During normal times, the most important thing for school districts would be to open schools, says Jose Lalas, a professor of literacy and director of the Center for Educational Justice at the University of Redlands School of Education. “But these are not normal times.”
The school year has begun for K-12 schools across the nation, and news stories continue to report the various ways teaching and learning are conducted during the COVID-19 pandemic. Some schools are teaching all students on campus; others are completely virtual with instruction via computer; and some districts are conducting a hybrid in-person/distance-learning model. (The University of Redlands itself has started the semester with virtual instruction.)
While K-12 school administrators, teachers, and staff have spent months planning for all contingencies, the health and safety, financial, and technological hurdles continue to test these educators.
School districts tackle the digital divide
Lalas has been a board member of the Corona-Norco Unified School District for 25 years, and the effects of the COVID-19 pandemic are greater than anything the district has faced during his tenure, he says. The district’s schools opened with distance-learning only, which has provided a host of difficulties in the pursuit of equitable access.
“The digital divide is very real,” says Lalas. “The families with reliable incomes have computers and are able to help their kids. But thousands of kids don’t have computers or parents who can be at home to support their learning.”
The Corona-Norco district is providing computers for its students, but of the 20,000 laptops ordered for distribution, 15,000 have yet to be delivered to the district—a function, says Lalas, of high demand by other districts. Corona-Norco has also ordered 5,000 hotspots to be deployed around the district to enhance secure internet connectivity in homes currently without access.
“Emergency COVID-19 funding from the state to the district has helped make this possible,” he says. “Otherwise, school districts like ours would go bankrupt.”
Teachers, who have been challenged as well, reconfigured both lesson plans and mode of instruction this year. Luckily, wider technological preparations have been in place for nearly a decade, says Lalas, and today’s educators are well-versed in teaching with technology. “It used to be that content and the art of teaching were the most important part of teacher education,” he says. “Now, technology is just as important.”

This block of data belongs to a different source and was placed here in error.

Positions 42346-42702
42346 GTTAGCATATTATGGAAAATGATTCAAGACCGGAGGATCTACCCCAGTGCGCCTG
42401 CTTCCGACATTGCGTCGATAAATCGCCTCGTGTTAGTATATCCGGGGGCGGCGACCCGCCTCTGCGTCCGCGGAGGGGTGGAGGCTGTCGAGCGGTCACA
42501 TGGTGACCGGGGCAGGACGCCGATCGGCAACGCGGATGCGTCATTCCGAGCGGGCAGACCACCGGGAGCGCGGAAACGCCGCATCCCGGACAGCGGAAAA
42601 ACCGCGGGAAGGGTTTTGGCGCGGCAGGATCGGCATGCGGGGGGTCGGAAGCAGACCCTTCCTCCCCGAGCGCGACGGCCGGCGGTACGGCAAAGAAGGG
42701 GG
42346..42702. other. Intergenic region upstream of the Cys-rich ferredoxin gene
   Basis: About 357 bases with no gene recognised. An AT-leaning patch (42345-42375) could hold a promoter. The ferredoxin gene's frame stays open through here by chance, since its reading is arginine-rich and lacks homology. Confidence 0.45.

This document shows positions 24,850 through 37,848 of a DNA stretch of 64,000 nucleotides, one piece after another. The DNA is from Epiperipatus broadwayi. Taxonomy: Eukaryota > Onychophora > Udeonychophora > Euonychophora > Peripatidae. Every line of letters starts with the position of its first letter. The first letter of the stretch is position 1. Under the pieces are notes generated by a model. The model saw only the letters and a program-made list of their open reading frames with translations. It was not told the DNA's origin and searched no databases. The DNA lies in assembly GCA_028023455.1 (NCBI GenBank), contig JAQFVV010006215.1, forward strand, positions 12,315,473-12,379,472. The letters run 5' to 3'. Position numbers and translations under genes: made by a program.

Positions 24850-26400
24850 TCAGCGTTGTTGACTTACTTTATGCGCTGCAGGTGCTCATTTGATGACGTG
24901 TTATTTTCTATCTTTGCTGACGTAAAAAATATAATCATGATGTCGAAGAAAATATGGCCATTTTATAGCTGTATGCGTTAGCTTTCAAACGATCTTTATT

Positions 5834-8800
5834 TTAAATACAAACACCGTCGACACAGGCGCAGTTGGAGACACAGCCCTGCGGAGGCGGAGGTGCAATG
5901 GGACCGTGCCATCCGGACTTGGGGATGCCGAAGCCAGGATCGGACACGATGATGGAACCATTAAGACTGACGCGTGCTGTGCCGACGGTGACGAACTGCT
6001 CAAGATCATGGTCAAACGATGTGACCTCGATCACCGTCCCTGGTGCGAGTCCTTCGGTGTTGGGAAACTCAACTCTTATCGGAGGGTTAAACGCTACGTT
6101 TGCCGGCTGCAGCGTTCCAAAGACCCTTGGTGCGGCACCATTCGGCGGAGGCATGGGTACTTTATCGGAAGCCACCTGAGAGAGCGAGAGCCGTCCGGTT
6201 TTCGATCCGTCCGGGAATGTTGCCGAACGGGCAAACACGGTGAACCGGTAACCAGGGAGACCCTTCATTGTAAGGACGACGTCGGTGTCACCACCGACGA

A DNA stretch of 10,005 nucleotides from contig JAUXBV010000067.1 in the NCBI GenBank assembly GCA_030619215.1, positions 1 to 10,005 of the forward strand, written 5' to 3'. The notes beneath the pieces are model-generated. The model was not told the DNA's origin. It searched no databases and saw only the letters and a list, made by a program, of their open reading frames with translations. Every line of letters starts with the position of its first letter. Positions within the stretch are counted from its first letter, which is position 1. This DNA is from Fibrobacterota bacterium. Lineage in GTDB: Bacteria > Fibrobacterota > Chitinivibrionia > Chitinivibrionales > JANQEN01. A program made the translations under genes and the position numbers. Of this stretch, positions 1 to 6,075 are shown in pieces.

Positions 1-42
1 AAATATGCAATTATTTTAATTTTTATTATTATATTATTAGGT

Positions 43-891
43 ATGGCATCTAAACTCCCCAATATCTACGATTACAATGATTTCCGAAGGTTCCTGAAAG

A new on-campus experience
“Schools are primarily designed to educate students, but we rely on them for so much more,” says Professor Ann Blankenship Knox, who is also the coordinator of the School of Education’s Educational Administration program. “Schools serve as child-care providers—a safe place for our kids to be during the day, as major employers, and as food providers.” She adds that, until the spread of COVID-19 is under control and schools open, society won’t get back to normal.
The many strategies to making on-campus attendance safe include establishing student cohorts that do not interact with other cohorts. “Of course, that’s easier to implement in an elementary setting than a high school setting,” says Knox. Teachers now move from classroom to classroom while students stay in place, and forgo large in-person faculty meetings and training sessions. Other strategies include modifying building use—by designating one-way hallways, for example—and staggering students’ movement and schedules.
In the face of Herculean efforts required for students to again sit at their classroom desks, Blankenship is impressed with educators’ ability to pivot: “I’m overwhelmed by how hard our teachers, counselors, administrators, and staff have worked over the summer to prepare themselves for the challenges and unknowns of reopening schools this fall.”
The way forward
“Nelson Mandela said, ‘Education is the most powerful weapon which you can use to change the world,’” says Nicol Howard, professor and coordinator of the Master of Arts in Learning and Teaching program. “Now is the time for us to use logic and education as a powerful weapon to inform a clear plan for the future. Society’s return to normal function should not be predicated on school buildings as the only place and space for learning. In fact, it is time for honest conversations about what has been defined as ‘functioning normally.’”
Howard adds that teachers’ skills will always need to expand alongside technological advancements, and there will be increased demand for faculty and other professionals to work with smaller groups of students.
“Additional guidance for districts, schools, and teachers will be imperative,” she says. “Educators now have an opportunity to improve systems—including family partnerships—to effectively prepare for a new kind of grand (re)opening of schools whereby all have equal access to education.”
Learn more about the University of Redlands School of Education.